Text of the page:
I wonder how things would have been different with The Empire if the Death Star had hired an ombudsman. Darth Vader would not have curtailed his strangling of subordinates, I fear. The ombudsman’s office would have been tiny, probably right next door to the garbage compactor. And speaking of that, Don Ohlmeyer began his reign as ESPN ombudsman today, rolling out his debut column in which he tackled (eventually) the network’s non-coverage of the Ben Roethlisberger sexual assault civil case.
Ohlmeyer, the venerable television director/producer who had legendary stints at NBC and ABC, apparently thinks he’s getting paid by the word; and who knows, he may be. His first column for ESPN is a massive tome, reminiscent of the Russian classics, or my phone book. Eventually, toward the end, he gets to what we all want to read: ESPN’s recent handling of Roethlisberger. After thousands of words laying the groundwork, he gave his verdict.
“Who Wants to be a Millionaire” returns to ABC this summer for an eleven-episode “event”: Regis Philbin will reprise his role as America’s money tease in hopes of attracting eyeballs inexpensively with otherwise mundane content presented breathlessly.
(”… and that’s how I parlayed a ridiculous catchphrase into a house in the Hamptons and a production shingle at Sony. Now go get ‘em, Irish!”)
Of course, ABC smothered the franchise a decade ago by discovering they had a massive hit almost accidentally and then riding Regis like a thoroughbred until the show collapsed from overexposure and shuffled off to syndication while Regis was sent back to his daypart pasture. However, programmers never learn, which is why ABC (via ESPN) and the NFL seem bent on ruining the NFL Draft by expanding it to three days and showing it in prime time.
Remember the 1980s pre-reality era must-see show “Superstars”? You know, the one that pitted celebrities against each other in athletic events that were way over their head, after being half-coached, half-prodded and laughed at by professional athletes turned teammates? Well, thanks to a wildly successful British revival of the program last year, ABC has jumped on board to roll out six new episodes this summer, according to VARIETY.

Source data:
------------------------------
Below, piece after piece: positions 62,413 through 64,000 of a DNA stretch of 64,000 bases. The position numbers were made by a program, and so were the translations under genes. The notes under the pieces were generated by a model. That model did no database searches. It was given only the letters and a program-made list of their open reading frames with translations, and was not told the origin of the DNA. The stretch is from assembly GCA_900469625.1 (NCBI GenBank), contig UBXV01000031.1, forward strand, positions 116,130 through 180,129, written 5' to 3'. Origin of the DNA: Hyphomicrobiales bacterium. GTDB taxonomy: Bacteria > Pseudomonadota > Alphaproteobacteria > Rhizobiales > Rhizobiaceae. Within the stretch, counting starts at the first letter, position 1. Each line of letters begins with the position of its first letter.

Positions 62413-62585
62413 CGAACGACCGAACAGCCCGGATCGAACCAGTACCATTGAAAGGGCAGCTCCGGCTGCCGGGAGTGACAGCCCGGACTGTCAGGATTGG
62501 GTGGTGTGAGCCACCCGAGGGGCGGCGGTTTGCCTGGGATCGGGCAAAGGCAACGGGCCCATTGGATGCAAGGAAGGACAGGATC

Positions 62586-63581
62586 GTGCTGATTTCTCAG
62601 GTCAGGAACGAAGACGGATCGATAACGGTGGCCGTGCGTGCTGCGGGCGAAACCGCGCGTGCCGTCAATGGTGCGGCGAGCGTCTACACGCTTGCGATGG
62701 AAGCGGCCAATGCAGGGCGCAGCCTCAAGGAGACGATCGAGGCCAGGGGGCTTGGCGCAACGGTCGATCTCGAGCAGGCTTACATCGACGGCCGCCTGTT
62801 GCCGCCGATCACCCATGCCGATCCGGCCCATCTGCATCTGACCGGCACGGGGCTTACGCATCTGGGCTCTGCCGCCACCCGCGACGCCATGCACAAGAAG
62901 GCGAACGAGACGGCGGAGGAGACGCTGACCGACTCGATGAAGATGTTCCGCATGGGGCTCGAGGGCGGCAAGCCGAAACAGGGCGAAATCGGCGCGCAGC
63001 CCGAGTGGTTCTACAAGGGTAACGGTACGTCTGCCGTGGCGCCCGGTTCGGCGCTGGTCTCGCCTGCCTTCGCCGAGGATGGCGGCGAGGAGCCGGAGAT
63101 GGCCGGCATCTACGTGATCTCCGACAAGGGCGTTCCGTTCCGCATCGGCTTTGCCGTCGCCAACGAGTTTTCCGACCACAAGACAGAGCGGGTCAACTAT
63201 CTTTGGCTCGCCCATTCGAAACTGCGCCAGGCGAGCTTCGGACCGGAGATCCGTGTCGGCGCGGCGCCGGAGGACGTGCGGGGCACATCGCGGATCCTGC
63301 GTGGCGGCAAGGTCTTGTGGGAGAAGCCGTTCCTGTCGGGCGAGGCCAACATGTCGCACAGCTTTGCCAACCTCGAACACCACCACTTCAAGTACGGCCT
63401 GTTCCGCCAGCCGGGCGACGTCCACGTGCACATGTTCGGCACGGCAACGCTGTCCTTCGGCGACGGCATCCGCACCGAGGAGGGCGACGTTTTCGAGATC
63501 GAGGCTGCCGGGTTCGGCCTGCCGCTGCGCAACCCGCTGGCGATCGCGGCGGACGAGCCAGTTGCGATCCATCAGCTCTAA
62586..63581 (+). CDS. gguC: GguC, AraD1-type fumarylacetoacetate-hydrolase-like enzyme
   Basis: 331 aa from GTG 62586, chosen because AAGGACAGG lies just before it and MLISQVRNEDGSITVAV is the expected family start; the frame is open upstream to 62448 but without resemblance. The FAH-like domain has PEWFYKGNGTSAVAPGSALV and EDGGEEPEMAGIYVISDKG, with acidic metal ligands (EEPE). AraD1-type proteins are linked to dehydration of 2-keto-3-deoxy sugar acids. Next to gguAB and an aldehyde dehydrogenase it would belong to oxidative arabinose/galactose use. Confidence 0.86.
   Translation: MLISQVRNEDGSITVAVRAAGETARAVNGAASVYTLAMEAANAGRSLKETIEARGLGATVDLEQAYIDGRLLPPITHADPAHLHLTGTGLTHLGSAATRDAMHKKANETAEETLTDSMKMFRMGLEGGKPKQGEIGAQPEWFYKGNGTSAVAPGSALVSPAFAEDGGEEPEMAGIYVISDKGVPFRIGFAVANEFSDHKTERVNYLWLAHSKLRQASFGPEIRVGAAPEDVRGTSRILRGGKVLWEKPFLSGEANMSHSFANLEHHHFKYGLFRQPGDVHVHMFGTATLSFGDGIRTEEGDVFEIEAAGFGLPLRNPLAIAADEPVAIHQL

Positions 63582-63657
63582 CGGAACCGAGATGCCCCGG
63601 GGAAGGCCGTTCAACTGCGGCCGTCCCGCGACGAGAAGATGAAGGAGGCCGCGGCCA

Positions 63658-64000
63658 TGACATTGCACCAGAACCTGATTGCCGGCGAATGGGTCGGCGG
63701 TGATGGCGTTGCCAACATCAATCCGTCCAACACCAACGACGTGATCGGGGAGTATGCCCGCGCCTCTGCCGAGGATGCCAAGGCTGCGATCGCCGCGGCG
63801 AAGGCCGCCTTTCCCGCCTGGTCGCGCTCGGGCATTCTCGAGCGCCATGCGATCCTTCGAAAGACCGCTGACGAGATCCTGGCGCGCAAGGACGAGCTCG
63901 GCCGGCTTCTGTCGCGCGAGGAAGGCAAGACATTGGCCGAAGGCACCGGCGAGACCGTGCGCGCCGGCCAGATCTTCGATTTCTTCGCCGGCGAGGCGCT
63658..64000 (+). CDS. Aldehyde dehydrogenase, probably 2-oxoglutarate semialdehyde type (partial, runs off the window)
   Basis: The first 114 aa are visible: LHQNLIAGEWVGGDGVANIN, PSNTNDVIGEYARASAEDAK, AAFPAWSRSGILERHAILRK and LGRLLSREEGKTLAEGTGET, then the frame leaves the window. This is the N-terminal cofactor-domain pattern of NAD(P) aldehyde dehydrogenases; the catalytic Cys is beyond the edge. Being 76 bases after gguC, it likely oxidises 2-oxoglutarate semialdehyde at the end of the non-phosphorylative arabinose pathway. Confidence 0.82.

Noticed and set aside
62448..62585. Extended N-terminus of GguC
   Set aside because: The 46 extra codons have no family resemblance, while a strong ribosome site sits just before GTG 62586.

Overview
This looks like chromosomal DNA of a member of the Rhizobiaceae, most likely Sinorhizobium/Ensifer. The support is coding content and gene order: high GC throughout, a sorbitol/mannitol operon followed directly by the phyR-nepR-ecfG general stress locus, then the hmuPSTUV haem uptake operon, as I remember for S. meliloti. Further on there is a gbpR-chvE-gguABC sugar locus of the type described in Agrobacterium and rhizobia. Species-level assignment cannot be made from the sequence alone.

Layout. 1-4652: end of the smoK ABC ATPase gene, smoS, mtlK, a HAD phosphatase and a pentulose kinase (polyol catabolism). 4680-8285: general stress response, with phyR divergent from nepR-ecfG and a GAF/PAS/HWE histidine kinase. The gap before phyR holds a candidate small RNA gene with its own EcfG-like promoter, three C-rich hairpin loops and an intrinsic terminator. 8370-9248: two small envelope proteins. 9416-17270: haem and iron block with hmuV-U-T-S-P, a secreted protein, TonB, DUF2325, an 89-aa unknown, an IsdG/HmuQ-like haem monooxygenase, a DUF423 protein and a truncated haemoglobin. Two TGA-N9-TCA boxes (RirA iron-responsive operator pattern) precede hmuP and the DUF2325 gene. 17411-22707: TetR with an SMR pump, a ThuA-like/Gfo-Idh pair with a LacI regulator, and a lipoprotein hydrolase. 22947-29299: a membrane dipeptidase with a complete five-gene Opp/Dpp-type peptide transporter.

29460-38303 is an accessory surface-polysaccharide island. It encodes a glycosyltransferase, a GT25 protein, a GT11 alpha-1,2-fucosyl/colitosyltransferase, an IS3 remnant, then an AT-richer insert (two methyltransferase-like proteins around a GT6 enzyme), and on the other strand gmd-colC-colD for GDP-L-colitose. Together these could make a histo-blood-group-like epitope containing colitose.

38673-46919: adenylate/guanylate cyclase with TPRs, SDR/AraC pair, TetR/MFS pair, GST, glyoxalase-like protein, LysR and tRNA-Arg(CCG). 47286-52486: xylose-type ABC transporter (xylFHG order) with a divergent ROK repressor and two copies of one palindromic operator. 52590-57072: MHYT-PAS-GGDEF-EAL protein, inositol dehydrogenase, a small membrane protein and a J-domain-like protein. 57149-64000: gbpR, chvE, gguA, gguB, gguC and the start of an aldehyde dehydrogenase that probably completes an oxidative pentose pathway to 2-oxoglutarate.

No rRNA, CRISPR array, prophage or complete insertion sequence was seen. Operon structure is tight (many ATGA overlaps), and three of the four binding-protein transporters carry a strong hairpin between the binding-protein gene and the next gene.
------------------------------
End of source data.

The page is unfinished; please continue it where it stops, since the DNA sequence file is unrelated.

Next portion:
(Oh Superstars, how we’ve missed you.)
The best part about the new ABC run is its plan to stick to the shows original premise, pitting the celebrities/athletes against each other, not in group-styled teams (think just about every MTV reality show).
There’s no word on which celebrities might take part, but given the current economic climate there’s real potential for terrific theater here. Usain Bolt trying to race a kayak? It could happen. Michael Phelps in a boxing ring? We might even bet on him (after all, he’ll do anything for the cash). Hell, former champions include Bode Miller, Jason Sehorn and Herschel Walker, so you’re probably a lot safer picking a football player, but there’s always a decent shot at an upset when no one knows what the hell they’re doing.
Imagine that. For a monolithic network famous for its perceived inattentiveness to viewer concerns, ESPN/ABC may finally be listening to its audience. Over the years, the Monday Night Football broadcast booth had been host to a steady stream of politicians, musicians, celebrities and assorted individuals unrelated to the product on the field. That’s changing.
Writes the ORLANDO SENTINEL’s Dave Darling: “ESPN says it has listened to viewers and promises the show will be more about football with fewer distractions this year, dropping the booth visits by everyone from presidential candidates to ABC network stars”
It’s those ABC network stars that probably have most people huffed up. Read more…
Some links from all around as I sweat out the California heat wave without A/C:
• PRO FOOTBALL TALK divulges that Adam “Don’t Call Me Pacman” Jones is defaulting on the mortgage on his Tennessee home.
(This bedroom is part of the home that could be yours if you show up at the courtroom auction.)
• Mr. Jones is not alone on the real estate issues front, as THE BIG LEAD writes on the California real-estate company that’s on the down and out after getting investments from jocks like Matt Light, Roy Halladay, and Vladimir Guerrero.
• The IRISH BAND OF BROTHERS discovers Notre Dame is having some issues finding an alum willing to take on its vacant athletic director position. (Duties include keeping Charlie Weis’ chocolate fountain flowing at all times.)
• Gotta love Redskins TE Chris Cooley – via his COOLEY ZONE blog, he lets us in on his upcoming Eastern Motors ad, and is even looking for nicknames to use in the ad, too.
, Boston Celtics
, Boston Red Sox
, Chris Cooley
, Customized Cars
, Dallas Cowboys
, Jelly Wrestling
, New York Knicks
, Pacman Jones
, Paul Pierce
, Real Estate
, Renaldo Balkman
, Washington Redskins
FANHOUSE notes the difficulties of working for a student newspaper covering big-time college sports. (See, kids, it’s not just the adults taking crap!) THE DAILY TEXAN sports writers have taken quite a bit of abuse for reporting student-athlete arrests, receiving veiled and really-not-so-veiled threats from the Athletics Department, students, and boosters.
FANHOUSE also adds this isn’t even the first Big 12 school to take abuse from the local teams, citing Bo Pelini’s snit fit against THE DAILY NEBRASKAN.
Another member of the AOL blogging family has the solution and we’re here to get these crazy kids together. FANHOUSE, meet TV SQUAD. They spotted ABC NEWS putting bureaus on five university campuses for graduate students and upperclassmen to participate in, creating stories for ABC NEWS online and for television. Guess which university is on that list?